BY DREW DUFF | Ball State Sports Link
Whenever I hear current students or alumni talk about their time in Sports Link, they always discuss the experience they gained or what they learned. There is no doubt I’ve learned a lot in my time here as well, but often overlooked is how this program affects personal growth.
I graduated from a tiny high school of 500 students in southwest Michigan. Going to a university of 22,000 in a different state was quite a shock to my system. The first time I visited Sports Link, I had a similar experience to Kaitlyn Young, except I was too afraid to even knock on the door. I had to wave at someone inside to open the door for me. Little did I know how much that day would change my life.
Being a part of this program has opened my eyes to how the real world really works and has forced me to mature. There are multiple areas in which Sports Link has helped me.
Having accountability is the first step in becoming successful in life. A teacher I had years ago said something to me that I haven’t forgotten to this day – “Life is all about choices.” Sports Link has only reinforced this sentiment.
Too many times I have been “taken aside” to account for a bad decision I’ve made. Of course, I didn’t bother to take time and fully weigh the consequences of each choice, which only led to humiliation.
Action (or even the failure to act) will always speak louder than words. If you make a mistake, take charge right away. Do not deflect or blame others. Every decision has consequences, so take each one seriously. Especially when your reputation is on the line.
One of the most crucial things Sports Link has taught me is this: there is no such thing as being too prepared.
Last year, as a sophomore, I was assigned to my first feature story. When the day of the first interview came, I was incredibly nervous and wasn’t entirely sure what to expect.
I ended up arriving much later than I should have, and it turned into a disaster. I didn’t give myself enough time to properly set up lighting and audio, and my partner and I had to ask the subject to do the interview again.
I’ve been embarrassed many times in my life, but asking for another interview because my own mistakes is at the top of that list. Be prepared. Do your homework. DO NOT slack off. It will be obvious.
This is by far the most important thing Sports Link has helped me learn. During my freshman and sophomore years, I would turn out a piece of content that I was proud of, and then stop. I foolishly thought because I made one video or wrote one article every so often, I would get the same amount of opportunities that others received.
I was forced to reevaluate my work ethic, which at the time was poor. I felt entitled to receive opportunities just from being in Sports Link. I soon learned that in order to change my work ethic, I had to become disciplined.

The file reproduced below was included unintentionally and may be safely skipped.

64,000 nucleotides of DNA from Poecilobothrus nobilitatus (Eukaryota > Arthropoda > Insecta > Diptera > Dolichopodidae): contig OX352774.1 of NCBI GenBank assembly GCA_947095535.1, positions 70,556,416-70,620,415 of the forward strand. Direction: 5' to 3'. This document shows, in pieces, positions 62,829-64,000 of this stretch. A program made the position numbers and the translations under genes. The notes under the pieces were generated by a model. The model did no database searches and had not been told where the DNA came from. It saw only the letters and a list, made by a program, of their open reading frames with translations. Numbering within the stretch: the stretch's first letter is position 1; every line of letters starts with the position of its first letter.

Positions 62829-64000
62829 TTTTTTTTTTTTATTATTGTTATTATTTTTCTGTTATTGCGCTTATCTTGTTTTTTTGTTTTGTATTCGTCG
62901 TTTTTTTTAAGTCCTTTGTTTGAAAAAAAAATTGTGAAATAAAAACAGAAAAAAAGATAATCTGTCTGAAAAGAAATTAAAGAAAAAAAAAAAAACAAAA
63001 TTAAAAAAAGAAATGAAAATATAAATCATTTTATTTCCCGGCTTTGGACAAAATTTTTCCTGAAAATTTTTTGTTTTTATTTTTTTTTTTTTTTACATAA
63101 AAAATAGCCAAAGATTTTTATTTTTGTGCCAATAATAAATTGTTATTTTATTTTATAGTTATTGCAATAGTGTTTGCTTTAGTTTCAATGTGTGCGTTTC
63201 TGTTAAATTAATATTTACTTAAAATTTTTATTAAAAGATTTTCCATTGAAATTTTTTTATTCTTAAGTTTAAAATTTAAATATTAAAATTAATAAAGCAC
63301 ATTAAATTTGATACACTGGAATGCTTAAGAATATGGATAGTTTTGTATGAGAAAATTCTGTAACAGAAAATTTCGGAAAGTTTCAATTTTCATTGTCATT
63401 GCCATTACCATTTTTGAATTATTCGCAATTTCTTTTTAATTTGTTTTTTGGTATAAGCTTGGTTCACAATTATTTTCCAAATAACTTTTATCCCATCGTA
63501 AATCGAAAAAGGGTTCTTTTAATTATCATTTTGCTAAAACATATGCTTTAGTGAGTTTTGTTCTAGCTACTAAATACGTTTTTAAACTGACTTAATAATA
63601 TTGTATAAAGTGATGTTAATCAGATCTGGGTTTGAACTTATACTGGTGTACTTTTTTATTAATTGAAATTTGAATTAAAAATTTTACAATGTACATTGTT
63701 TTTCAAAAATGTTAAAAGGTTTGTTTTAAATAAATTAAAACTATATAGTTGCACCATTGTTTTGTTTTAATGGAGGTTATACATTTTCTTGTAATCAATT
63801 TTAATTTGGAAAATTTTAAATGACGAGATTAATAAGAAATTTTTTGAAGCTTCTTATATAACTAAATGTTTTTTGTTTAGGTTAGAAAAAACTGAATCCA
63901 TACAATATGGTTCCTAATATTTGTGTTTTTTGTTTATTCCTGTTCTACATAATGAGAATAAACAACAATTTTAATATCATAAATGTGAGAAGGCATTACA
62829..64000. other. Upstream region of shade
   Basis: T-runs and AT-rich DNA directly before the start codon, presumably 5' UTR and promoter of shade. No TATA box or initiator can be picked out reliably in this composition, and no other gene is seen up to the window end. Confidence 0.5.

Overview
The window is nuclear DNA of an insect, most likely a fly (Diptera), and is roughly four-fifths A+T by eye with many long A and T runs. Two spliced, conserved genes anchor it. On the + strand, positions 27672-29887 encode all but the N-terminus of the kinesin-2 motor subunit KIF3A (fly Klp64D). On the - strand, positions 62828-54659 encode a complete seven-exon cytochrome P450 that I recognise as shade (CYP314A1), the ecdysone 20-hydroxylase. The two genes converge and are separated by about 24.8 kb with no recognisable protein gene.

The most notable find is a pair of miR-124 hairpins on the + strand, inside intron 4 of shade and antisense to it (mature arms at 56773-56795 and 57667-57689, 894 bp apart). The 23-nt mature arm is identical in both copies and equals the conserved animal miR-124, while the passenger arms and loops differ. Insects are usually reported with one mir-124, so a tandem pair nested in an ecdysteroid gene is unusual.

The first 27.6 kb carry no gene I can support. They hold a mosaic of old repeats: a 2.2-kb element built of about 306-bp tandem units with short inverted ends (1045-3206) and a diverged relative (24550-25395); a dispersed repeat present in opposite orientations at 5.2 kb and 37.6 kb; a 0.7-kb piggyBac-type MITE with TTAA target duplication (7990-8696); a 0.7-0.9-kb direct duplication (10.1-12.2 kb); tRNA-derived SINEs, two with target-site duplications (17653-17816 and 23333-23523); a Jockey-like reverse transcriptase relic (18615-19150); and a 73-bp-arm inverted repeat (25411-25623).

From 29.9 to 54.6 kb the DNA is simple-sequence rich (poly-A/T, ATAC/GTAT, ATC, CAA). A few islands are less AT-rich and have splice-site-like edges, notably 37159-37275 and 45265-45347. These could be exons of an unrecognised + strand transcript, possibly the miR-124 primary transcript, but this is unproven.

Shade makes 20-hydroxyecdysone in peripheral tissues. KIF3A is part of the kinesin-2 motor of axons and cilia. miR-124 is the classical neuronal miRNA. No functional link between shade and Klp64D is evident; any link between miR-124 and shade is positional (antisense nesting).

If you’re looking to help build discipline, look no further than retired Navy SEAL and podcaster Jocko Willink.
Perhaps the most motivating person you will ever listen to, his motto is something that really resonated with me: discipline equals freedom. He preaches that in order to become truly great, you must have discipline. There are no shortcuts in life.
If you’re looking for a motivation boost today, you can find Jocko Willink’s TEDx Talk here. It just might be the most important 14 minutes of your life.
The process of becoming disciplined has changed my life, and it all started with a tough lesson I had to learn in Sports Link.
There’s a reason I saved this one for last. All of the above traits funnel into having confidence.
Being confident is the SINGLE most important aspect to become successful. Sports Link provides me with ample opportunities to showcase my skills, which has given me more confidence in myself.
For the first 19 years of my life, I walked around afraid. I constantly second guessed every decision I made and was terrified of messing up. I’m going to let you in on a secret that I learned the hard way.
You are going to mess up. Period.
You must not be afraid and allow it to happen. Believe me, I’ve made my fair share of mistakes. The most important thing is being able to learn from mistakes so they don’t happen again. It’s the only way to grow and become successful in life.
At times in my life I’ve felt disrespected and thought the world was out to get me. Eventually, I learned that if you don’t believe in yourself, why should anyone else?
Ball State Sports Link has taught me so much about the sports media industry and prepared me for life after college.
Most importantly, the program opened my eyes to some uncomfortable truths about life. For that, I can never thank them enough.